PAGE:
|Type Name:||STONEWARE, ELERS-TYPE|
Thin, fine-grained stoneware body, usually dark red or brownish red in color.
Can be wheel thrown, slip cast or molded, and turned on a lathe.
Vessels are often decorated with die-stamped relieves of floral, animal and human figures; sprig designs, or geometric engine turning
|Comments:||Also called "Dry-Bodied Stoneware", this fine red stoneware was first produced in England in the late seventeenth century by John Dwight, who patented wheel-thrown red stoneware vessels in 1684. They were copied by the Dutch Elers brothers, who moved to Staffordshire and continued to produce the red stoneware by slip casting until about 1700. There was a hiatus in production between ca. 1700 and ca. 1750, when many Staffordshire potters, including Josiah Wedgewood, began to produce both wheel thrown and molded dry bodied stoneware vessels. The Engine turned pieces date from after 1760.|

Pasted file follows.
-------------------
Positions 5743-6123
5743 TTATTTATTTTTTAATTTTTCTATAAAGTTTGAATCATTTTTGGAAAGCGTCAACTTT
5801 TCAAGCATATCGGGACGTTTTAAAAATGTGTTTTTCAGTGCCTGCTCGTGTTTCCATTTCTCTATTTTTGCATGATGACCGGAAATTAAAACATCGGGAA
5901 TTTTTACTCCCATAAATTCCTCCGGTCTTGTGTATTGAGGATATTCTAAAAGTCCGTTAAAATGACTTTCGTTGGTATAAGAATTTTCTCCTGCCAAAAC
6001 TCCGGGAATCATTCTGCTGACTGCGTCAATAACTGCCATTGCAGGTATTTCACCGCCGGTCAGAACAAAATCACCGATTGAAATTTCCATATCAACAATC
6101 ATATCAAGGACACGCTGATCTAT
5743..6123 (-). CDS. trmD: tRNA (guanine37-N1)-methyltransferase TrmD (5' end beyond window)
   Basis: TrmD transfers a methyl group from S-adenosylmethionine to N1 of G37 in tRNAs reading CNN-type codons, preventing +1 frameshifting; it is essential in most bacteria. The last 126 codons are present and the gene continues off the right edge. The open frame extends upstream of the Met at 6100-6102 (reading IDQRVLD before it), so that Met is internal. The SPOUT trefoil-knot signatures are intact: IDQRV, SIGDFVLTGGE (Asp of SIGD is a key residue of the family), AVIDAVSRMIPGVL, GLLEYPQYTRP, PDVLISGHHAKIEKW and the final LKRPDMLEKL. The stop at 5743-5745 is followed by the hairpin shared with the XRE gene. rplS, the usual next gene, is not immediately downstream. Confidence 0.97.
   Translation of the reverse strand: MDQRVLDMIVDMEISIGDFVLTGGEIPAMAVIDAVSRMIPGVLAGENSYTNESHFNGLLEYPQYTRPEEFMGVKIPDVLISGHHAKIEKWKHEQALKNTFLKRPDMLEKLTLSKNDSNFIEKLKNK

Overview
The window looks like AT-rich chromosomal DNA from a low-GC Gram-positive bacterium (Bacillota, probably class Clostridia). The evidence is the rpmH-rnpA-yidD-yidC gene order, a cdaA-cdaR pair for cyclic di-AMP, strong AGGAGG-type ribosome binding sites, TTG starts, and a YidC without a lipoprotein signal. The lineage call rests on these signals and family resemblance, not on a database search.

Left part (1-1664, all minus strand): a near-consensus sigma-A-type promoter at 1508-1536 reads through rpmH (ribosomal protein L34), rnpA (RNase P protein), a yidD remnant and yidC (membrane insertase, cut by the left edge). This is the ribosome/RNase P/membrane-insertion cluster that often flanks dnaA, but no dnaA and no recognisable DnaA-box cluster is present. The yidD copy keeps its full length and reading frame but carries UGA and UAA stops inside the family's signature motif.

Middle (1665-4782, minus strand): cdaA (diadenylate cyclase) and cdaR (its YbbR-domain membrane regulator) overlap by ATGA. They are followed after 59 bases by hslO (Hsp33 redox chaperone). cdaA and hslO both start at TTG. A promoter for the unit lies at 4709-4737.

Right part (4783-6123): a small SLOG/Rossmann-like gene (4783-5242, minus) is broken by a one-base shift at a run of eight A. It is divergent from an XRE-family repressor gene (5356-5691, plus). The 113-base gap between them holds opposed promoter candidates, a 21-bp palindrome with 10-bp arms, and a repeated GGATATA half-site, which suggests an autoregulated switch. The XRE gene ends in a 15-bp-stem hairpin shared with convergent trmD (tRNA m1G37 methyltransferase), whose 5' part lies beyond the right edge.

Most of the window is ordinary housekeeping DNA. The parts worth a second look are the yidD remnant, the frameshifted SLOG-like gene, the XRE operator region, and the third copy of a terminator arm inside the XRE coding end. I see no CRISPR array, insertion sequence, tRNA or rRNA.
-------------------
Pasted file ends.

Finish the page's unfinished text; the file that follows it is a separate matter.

|Published Definitions:||Noel Hume 1970; South 1977; Elliott 1998; http://www.jefpat.org/diagnostic/Historic_Ceramic_Web_Page/Historic_Main.htm|